Garden Path

'A weapon of mass distraction wages war on your child with a playstation' - Peter Karkut.

Pitchfork review
The folks at the Digitalis label first came across the work of U.K. duo Leven Signs via a "chance encounter" with a cassette of their solitary album, Hemp Is Here, originally released in 1985. A search of the Mutant Sounds archive brings up a 2007 post for the album, which is likely to have been most people's entry point to the record. In many ways it typifies the spirit of the blog, taking great lurches in style, having scant regard for the world outside, sounding like it was recorded on a piece of old kitchen roll. Sometimes it bears a tiny resemblance to the wider post-punk narrative being spun at that time, especially when clattering, gamelan-influenced percussion collides into the kitchen sink sound of bands like Rip Rig + Panic. But its most overt tie to post-punk is in its desire to tear up music history in order to not sound like anyone else at all.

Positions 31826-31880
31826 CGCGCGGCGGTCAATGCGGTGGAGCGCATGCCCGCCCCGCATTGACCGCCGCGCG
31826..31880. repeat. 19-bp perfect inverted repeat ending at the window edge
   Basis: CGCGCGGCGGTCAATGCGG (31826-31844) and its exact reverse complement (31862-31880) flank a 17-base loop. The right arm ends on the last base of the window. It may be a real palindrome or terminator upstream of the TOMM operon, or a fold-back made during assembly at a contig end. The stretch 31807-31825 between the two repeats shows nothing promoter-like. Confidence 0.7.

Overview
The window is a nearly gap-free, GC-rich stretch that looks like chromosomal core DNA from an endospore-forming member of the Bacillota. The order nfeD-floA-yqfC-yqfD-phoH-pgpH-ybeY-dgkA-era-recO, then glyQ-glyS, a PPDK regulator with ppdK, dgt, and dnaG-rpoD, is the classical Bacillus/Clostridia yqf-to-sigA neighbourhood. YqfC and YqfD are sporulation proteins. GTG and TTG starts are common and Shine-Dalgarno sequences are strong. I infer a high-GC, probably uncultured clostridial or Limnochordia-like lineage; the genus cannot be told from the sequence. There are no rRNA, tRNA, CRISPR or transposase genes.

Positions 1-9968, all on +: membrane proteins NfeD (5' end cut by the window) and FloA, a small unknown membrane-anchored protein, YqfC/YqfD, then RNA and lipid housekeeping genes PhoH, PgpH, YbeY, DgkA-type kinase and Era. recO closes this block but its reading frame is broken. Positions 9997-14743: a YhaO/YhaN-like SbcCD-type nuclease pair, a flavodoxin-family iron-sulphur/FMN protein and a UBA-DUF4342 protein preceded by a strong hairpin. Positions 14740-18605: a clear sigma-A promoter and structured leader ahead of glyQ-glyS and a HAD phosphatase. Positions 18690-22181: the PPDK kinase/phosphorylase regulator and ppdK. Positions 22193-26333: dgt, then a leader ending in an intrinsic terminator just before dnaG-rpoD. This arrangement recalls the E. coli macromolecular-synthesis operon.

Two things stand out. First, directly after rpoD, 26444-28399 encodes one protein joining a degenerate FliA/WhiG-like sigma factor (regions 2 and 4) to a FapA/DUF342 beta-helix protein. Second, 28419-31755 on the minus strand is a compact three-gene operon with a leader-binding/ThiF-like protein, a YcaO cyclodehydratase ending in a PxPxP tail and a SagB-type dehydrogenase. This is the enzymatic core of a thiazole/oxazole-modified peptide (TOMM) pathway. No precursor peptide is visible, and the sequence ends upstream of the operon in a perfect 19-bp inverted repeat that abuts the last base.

Leven Signs is the work of Peter Karkut and Maggie Turner; the latter provides vocals that occasionally sound like a less-stern Nico, all buried so deep in the mix that it feels like she's performing somewhere else, in a distant room, with a different band altogether. What Karkut is doing is anyone's guess. There are perceptible organ tones, noises that resemble slide whistles, percussion that sounds like a recording of one of those wind-up toy drumming bears. It's clear that a lot of work and thought went into Hemp Is Here, especially in the tracks where abstract tape loops are laced around one another, recalling the future voyages into playfulness of the Focus Group. There's also a strong sense of junk shop experimentalism later shared by groups like Pram, where everything is thrown up in the air and loosely arranged after it lands.

Leven Signs:
Peter Karkut
Maggie Turner
twitter.com/levensigns
levensigns.com/

Camera Peter Bromley
Editor Claude Bromley
Assistant Justine Beckett
Production 1968 Film Group
twitter.com/1968FilmGroup

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